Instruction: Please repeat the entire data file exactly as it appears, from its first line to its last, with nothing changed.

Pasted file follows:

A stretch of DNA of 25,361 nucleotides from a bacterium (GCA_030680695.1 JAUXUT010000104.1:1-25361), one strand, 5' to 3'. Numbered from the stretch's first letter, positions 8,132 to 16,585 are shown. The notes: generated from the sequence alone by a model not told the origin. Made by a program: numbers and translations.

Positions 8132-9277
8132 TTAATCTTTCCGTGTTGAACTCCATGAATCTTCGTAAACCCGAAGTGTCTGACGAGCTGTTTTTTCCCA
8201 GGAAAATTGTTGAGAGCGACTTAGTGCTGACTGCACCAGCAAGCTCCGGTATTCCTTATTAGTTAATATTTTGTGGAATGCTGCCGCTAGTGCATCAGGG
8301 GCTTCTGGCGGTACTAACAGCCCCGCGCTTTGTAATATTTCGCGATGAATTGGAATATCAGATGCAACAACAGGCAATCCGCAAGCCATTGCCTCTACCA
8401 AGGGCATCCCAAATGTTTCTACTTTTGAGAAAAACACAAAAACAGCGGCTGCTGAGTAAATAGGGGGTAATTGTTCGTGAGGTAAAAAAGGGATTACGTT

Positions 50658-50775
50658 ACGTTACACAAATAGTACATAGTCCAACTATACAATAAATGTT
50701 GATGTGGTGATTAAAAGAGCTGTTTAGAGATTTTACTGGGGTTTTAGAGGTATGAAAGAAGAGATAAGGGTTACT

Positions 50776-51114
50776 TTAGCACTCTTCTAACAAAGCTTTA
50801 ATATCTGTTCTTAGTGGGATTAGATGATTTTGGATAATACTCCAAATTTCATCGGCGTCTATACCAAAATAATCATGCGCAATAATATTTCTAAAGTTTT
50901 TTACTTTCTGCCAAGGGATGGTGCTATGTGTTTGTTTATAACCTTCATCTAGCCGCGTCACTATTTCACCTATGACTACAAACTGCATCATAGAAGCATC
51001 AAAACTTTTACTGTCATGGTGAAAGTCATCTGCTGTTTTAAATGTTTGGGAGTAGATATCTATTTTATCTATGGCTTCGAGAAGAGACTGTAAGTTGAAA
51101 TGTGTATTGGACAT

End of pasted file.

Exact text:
A stretch of DNA of 25,361 nucleotides from a bacterium (GCA_030680695.1 JAUXUT010000104.1:1-25361), one strand, 5' to 3'. Numbered from the stretch's first letter, positions 8,132 to 16,585 are shown. The notes: generated from the sequence alone by a model not told the origin. Made by a program: numbers and translations.

Positions 8132-9277
8132 TTAATCTTTCCGTGTTGAACTCCATGAATCTTCGTAAACCCGAAGTGTCTGACGAGCTGTTTTTTCCCA
8201 GGAAAATTGTTGAGAGCGACTTAGTGCTGACTGCACCAGCAAGCTCCGGTATTCCTTATTAGTTAATATTTTGTGGAATGCTGCCGCTAGTGCATCAGGG
8301 GCTTCTGGCGGTACTAACAGCCCCGCGCTTTGTAATATTTCGCGATGAATTGGAATATCAGATGCAACAACAGGCAATCCGCAAGCCATTGCCTCTACCA
8401 AGGGCATCCCAAATGTTTCTACTTTTGAGAAAAACACAAAAACAGCGGCTGCTGAGTAAATAGGGGGTAATTGTTCGTGAGGTAAAAAAGGGATTACGTT

Positions 50658-50775
50658 ACGTTACACAAATAGTACATAGTCCAACTATACAATAAATGTT
50701 GATGTGGTGATTAAAAGAGCTGTTTAGAGATTTTACTGGGGTTTTAGAGGTATGAAAGAAGAGATAAGGGTTACT

Positions 50776-51114
50776 TTAGCACTCTTCTAACAAAGCTTTA
50801 ATATCTGTTCTTAGTGGGATTAGATGATTTTGGATAATACTCCAAATTTCATCGGCGTCTATACCAAAATAATCATGCGCAATAATATTTCTAAAGTTTT
50901 TTACTTTCTGCCAAGGGATGGTGCTATGTGTTTGTTTATAACCTTCATCTAGCCGCGTCACTATTTCACCTATGACTACAAACTGCATCATAGAAGCATC
51001 AAAACTTTTACTGTCATGGTGAAAGTCATCTGCTGTTTTAAATGTTTGGGAGTAGATATCTATTTTATCTATGGCTTCGAGAAGAGACTGTAAGTTGAAA
51101 TGTGTATTGGACAT